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Harmony and Tonality in the Late Piano Music of Franz Liszt – Functional and Transformational Analytical Perspectives

Chapkanov, B (2022). Harmony and Tonality in the Late Piano Music of Franz Liszt – Functional and Transformational Analytical Perspectives. (Unpublished Doctoral thesis, City, University of London)


This dissertation proposes a method for harmonic analysis of Franz Liszt’s late piano music, which is based on neo-Riemannian theory and on traditional Riemannian functional analysis. Based on the presence and strength of functional harmonic procedures in the works under discussion, their analytical investigations are separated into two parts. Part I focuses on ten pieces composed between 1874 and 1885, in which an overarching tonality and functional chord relations are still prevailing over non-functional chromaticism. A hybrid methodology is proposed for analysing such works – one that combines the strengths of functional analysis with the ability of mainstream neo-Riemannian theory to account for parsimonious transformations between chromatically related chords. A fuller picture of Liszt’s sophisticated harmonic language is achieved as a result, accounting equally well for the more functionally diatonic and the more chromatic features of it.

The term double syntax, derived from Richard Cohn, is used for Liszt’s harmony, which combines diatonic functionality with non-functional chromaticism. Based on the different ways, in which the two types of harmonic syntax complement each other in this music four species of it are conceptualised. These are called functionally framed double syntax, simultaneous double syntax, successive double syntax and structurally differentiated double syntax. Each of these shows in its own way Liszt’s music as a complex blend between the conventions of his past and his more original, idiosyncratic treatments of harmony. These features of his style have been considered a most important part of his compositional individuality to conceptualise and discuss at present. The broader purpose of part I is to offer some categories for discussing music with double-syntactic harmony and to put forward the neo-Riemannian Tonnetz in combination with functional chord labelling as a basis for analysing Liszt and other composers of the ‘long’ nineteenth century.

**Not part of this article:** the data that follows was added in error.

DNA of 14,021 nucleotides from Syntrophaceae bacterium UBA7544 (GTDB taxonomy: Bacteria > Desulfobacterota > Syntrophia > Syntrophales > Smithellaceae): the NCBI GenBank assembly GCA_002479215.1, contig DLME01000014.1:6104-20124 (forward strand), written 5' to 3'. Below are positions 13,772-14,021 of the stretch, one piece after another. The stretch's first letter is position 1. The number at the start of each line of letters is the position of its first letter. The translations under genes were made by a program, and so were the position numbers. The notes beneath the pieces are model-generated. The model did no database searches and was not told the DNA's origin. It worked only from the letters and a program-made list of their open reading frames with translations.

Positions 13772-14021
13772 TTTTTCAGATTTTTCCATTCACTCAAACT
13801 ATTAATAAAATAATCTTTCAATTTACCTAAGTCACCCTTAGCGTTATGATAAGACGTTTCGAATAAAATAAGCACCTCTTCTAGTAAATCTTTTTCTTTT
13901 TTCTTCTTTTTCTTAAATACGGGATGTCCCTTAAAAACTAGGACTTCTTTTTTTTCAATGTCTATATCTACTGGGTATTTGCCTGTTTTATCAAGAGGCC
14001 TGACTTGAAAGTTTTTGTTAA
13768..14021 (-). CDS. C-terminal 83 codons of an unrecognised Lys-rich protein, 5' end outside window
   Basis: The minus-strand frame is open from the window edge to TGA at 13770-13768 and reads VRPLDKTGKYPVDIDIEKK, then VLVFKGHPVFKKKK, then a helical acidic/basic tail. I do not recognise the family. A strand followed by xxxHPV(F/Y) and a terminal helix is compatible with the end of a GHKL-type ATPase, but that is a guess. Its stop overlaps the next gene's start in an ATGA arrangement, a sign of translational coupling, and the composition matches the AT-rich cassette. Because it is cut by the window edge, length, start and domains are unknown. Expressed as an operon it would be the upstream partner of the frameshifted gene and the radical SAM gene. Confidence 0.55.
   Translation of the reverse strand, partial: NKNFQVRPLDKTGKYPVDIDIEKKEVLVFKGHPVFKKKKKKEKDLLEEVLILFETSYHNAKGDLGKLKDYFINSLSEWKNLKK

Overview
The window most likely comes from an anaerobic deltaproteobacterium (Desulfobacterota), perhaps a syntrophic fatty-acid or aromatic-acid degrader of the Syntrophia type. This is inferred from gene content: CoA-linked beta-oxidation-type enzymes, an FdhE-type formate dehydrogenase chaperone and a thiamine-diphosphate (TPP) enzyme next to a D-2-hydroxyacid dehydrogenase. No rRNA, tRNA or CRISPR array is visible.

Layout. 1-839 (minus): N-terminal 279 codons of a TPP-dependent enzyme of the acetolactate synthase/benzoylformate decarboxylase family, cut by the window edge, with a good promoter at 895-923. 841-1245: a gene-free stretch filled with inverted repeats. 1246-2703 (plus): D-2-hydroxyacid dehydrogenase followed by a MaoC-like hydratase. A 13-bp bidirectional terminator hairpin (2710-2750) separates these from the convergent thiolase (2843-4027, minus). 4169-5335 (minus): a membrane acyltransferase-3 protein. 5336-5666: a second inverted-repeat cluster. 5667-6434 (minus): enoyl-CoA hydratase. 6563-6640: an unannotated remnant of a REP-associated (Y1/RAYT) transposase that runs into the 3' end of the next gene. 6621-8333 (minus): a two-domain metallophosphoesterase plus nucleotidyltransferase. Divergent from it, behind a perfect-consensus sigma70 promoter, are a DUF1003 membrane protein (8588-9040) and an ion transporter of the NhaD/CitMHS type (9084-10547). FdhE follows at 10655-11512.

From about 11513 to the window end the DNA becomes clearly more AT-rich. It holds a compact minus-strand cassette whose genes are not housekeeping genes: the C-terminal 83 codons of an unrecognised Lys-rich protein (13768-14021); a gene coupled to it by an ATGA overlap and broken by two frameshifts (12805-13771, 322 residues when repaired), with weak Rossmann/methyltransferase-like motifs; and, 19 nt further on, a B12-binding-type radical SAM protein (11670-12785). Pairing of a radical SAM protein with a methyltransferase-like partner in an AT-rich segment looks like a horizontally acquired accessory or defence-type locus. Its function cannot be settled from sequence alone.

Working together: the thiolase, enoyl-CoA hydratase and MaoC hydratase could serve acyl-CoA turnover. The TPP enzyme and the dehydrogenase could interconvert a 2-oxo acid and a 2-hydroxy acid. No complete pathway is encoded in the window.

Part II focuses solely on Liszt’s more chromatic treatments of harmony in some of his most avant-garde late piano pieces, and offers analyses of over 20 works composed between 1875 and 1885. Neo-Riemannian theory is employed as the sole basis for discussing such highly chromatic repertoires. The ability of the Tonnetz to visualise chromatic transformations between a wide variety of triads and seventh chords is exploited to a certain extreme, with the main purpose of this analytical endeavour being to stretch the boundaries of what we can show in such geometrical pitch space with the most common visual tool of xviii this theory. Only in the context of Liszt’s extensive uses of the augmented triad in some of his late pieces another visual tool – the Cube Dance – is used for visualising harmonic relationships. The strive to prove that in comparison to traditional modes of analysis the visual apparatus of neo-Riemannian theory can more easily and clearly reveal surface-level chromatic chord relations has been the main motivator for limiting the analytical inquiry to chromaticism and to this particular method.

Without the grand ambition to show Liszt’s late piano music in a completely new light, this study has been led by the aim to provide a wide picture of this composer’s highly individualistic treatment of chromaticism and to put forward a comparatively simple neo-Riemannian methodology as a viable alternative to the more traditional theories for analysing similar repertoires.

Publication Type: Thesis (Doctoral)
Subjects: M Music and Books on Music > M Music
Departments: School of Communication & Creativity > Performing Arts > Music
School of Communication & Creativity > School of Communication & Creativity Doctoral Theses
Doctoral Theses
[thumbnail of Chapkanov thesis 2022.pdf] Text - Accepted Version
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